Let me provide an example of this is practice. What if the page’s title tags are:

Fly Fishing | Fly Fishing Bait | Ultimate Guide

and the image alt text is:

Fly fishing bait Yellowstone make bait fishing guide apparel 

If a screen reader read that aloud, how confused would you be? Probably very confused.

But what if we updated the title tag to:

How To Make Your Own Fly Fishing Bait

and the image alt text to:

Fly Fishing Bait Is Easy To Make When You Know These Five Things

The clearly stated action items draw the listener in because they convey what the article is about.

Many agencies fail to consider web accessibility and SEO. Opting for spamming titles and tags and descriptions not only worsens web accessible environments, but they degrade site experience. Use title tags that best suit the reader and what they are searching for.

Conclusion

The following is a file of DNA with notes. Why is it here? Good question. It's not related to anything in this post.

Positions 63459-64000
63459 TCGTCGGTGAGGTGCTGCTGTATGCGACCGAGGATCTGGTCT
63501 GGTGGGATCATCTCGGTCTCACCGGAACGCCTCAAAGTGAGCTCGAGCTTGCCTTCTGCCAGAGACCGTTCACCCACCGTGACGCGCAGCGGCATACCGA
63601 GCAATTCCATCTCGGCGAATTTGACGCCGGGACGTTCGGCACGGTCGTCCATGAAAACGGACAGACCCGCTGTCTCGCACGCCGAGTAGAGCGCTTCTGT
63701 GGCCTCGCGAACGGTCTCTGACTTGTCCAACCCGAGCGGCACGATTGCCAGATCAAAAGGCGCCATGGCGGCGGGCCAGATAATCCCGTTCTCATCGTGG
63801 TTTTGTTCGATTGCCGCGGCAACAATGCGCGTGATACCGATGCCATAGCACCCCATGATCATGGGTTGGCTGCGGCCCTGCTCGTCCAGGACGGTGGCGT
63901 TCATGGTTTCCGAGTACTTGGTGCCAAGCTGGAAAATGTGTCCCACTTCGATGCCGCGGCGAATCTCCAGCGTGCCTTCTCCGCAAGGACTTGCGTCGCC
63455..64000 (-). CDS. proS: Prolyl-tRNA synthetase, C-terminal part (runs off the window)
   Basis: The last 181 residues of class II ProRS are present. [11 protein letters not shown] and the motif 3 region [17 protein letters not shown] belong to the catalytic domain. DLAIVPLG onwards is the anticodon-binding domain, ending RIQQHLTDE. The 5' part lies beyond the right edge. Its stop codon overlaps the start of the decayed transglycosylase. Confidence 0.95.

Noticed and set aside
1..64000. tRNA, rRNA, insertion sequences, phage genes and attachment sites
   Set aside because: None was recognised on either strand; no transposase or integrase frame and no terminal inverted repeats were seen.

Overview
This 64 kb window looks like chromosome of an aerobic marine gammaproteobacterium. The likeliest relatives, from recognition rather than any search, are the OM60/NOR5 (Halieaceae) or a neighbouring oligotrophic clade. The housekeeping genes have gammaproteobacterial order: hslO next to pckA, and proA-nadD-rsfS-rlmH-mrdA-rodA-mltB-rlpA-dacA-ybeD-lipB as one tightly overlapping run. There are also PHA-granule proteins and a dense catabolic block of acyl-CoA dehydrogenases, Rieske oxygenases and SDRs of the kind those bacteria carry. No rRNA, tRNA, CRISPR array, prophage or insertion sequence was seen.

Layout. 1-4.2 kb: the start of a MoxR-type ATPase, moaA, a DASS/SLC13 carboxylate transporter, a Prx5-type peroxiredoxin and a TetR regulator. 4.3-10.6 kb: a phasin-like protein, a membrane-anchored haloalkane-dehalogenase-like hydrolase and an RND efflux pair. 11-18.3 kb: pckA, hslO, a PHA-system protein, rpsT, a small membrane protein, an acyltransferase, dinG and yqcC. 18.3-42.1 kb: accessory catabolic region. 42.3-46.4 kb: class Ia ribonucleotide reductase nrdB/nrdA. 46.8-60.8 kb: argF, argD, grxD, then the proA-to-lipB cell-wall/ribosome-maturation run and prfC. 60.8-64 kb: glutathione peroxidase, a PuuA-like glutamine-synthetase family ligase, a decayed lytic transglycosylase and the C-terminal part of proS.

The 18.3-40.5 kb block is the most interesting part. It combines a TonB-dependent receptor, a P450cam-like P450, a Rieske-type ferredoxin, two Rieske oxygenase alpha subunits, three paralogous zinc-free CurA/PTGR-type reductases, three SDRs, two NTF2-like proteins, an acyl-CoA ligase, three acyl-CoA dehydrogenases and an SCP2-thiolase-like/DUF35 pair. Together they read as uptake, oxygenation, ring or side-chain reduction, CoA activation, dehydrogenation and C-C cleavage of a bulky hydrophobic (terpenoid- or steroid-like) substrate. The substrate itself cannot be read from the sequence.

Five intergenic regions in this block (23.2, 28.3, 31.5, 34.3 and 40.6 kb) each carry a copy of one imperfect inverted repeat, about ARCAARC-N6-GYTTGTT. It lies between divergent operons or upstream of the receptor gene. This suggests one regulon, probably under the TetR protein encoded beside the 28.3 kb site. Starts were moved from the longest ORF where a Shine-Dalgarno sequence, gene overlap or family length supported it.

Most businesses rely on their brand’s site to rank for profitable keywords. But many executives don’t have a good understanding of SEO and may have been burned by rogue agencies in the past. By understanding the various factors involved in search engine rankings and being able to diagnose the symptoms of poor SEO, executives can begin to address the actions that will help maximize their sites, lead to more exposure and brand success, and set up a more efficient and productive SEO agency relationship.


About Direct Online Marketing

Direct Online Marketing (DOM) is a top 200 Premier Google Partner and digital marketing agency. Since 2006, DOM has helped clients on every populated continent grow their businesses and sell into over 150 countries around the world. DOM has locations in Pittsburgh and Wheeling, WV.